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CNN's Dana Bash Reminds Viewers What Lefties Really Believe: Better to Kill Children Than Let Them Grow Up Poor

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CNN’s Dana Bash wants you to remember a very important feature of Roe v. Wade: It keeps poor kids from being born.

On Sunday, Bash was interviewing Arkansas GOP Gov. Asa Hutchinson on “State of the Union” about a law he signed in 2019 that would ban abortion if Roe v. Wade was overturned, including only an exception for the life of the mother.

(As the Supreme Court nears its decision on a case that could potentially overturn Roe v. Wade, The Western Journal will be providing the news and analysis you need to know — all from a Christian, conservative perspective you won’t find in the mainstream media. If you support our coverage, please consider subscribing.)

Arkansas is one of 13 states that have so-called “trigger laws” — legislation that would ban abortion should the decision be returned to the states by the Supreme Court. If the court’s final opinion in Dobbs v. Jackson Women’s Health looks anything like the draft opinion leaked by Politico earlier in the month, that’s set to change — and you can bet the media’s ire will quickly turn from the conservative justices who voted to overturn Roe v. Wade to the governors of these states.

On Sunday, we got a preview of the kind of treatment they’ll get.

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First off, Bash pressed Hutchinson over the lack of exception for rape and incest in Arkansas’ trigger law. Hutchinson said he supported a clause for rape and incest but conceded that it might not get through the legislature. (Of course, abortions due to rape and incest are rare — and it’s unlikely Bash or anyone else who raises this point would support the bill aside from this.)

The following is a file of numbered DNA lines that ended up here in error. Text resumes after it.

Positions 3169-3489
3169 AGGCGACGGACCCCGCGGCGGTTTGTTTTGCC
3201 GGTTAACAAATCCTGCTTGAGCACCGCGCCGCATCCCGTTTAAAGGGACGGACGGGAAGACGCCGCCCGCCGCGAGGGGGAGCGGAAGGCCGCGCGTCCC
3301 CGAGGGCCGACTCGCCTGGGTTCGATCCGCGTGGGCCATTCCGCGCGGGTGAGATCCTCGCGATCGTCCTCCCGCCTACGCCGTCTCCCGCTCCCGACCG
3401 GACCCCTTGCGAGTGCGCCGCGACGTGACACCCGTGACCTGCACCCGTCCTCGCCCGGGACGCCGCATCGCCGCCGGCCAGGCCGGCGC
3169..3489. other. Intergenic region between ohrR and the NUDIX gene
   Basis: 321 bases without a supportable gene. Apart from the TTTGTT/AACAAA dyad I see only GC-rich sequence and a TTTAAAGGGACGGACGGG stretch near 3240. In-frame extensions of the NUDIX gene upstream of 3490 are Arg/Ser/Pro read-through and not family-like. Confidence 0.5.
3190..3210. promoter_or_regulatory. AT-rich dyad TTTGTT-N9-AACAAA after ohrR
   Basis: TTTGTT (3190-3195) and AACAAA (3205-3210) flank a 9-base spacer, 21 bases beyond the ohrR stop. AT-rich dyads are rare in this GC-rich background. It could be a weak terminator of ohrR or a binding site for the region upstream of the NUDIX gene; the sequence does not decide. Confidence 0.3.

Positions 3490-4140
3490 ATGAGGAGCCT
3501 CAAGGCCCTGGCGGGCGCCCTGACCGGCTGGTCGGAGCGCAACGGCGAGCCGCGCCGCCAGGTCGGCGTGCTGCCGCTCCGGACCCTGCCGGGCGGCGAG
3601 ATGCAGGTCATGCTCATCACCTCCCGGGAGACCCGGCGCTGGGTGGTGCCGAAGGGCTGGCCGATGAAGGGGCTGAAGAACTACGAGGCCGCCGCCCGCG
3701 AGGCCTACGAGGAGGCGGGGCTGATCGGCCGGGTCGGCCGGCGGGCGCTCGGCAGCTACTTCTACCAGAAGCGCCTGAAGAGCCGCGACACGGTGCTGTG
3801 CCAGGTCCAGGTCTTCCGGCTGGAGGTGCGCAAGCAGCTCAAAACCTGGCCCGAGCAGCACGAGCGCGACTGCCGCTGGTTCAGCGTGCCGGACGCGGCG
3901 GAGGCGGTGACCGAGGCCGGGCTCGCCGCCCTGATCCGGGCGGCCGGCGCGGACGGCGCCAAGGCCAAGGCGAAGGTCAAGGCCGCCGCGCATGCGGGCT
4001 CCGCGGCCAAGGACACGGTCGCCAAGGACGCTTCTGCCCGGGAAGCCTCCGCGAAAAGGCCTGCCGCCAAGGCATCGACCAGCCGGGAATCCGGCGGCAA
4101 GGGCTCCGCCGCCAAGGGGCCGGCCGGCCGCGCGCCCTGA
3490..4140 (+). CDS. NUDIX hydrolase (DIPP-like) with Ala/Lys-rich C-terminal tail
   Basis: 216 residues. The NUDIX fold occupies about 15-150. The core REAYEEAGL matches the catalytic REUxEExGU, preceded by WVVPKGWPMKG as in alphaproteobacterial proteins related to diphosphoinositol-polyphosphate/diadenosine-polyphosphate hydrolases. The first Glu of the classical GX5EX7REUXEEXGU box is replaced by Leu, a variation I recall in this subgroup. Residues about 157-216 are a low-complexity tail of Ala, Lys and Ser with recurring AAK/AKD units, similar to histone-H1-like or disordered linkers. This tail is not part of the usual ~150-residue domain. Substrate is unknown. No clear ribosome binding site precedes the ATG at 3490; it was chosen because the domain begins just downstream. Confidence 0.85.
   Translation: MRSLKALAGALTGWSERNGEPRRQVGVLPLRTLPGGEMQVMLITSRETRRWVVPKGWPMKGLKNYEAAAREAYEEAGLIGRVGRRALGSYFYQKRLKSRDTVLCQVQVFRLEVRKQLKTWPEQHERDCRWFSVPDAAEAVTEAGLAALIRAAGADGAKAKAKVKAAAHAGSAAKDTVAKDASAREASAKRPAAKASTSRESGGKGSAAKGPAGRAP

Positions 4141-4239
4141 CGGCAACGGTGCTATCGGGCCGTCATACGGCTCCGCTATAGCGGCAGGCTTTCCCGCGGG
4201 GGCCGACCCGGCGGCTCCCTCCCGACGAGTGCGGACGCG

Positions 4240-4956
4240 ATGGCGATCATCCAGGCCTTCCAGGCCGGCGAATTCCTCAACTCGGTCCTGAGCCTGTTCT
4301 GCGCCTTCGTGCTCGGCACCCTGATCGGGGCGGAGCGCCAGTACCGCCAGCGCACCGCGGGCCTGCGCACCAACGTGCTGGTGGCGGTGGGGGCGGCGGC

Next, she said she wanted “to ask broadly about the responsibility of men here” and asked if Hutchinson was “going to change the system in Arkansas to hold men equally responsible for the children they’re bringing into the world” via paternity tests and court proceedings. Hutchinson said they would work to “speed up the system” should it be feasible and would make “sure that there’s the assistance that’s needed.”

So there are those two shopworn arguments, still not that great after all these years. Bash’s third argument: Does Arkansas really need more poor kids?

“Arkansas already struggles to support vulnerable children. Nearly one in four children in Arkansas lives in poverty. More than 4,600 kids are already in your state’s overloaded foster care system,” Bash said.

“Do you really think that your state is prepared to protect and care for even more children if abortion does become illegal there?”

Hutchinson noted they’d “had historic challenges with poverty in Arkansas.”

“But you’re talking about access to health care. Under my leadership, we continued the Medicaid expansion. So, we have improved health care access in our state. We have increased the support for foster parents and foster children,” he continued.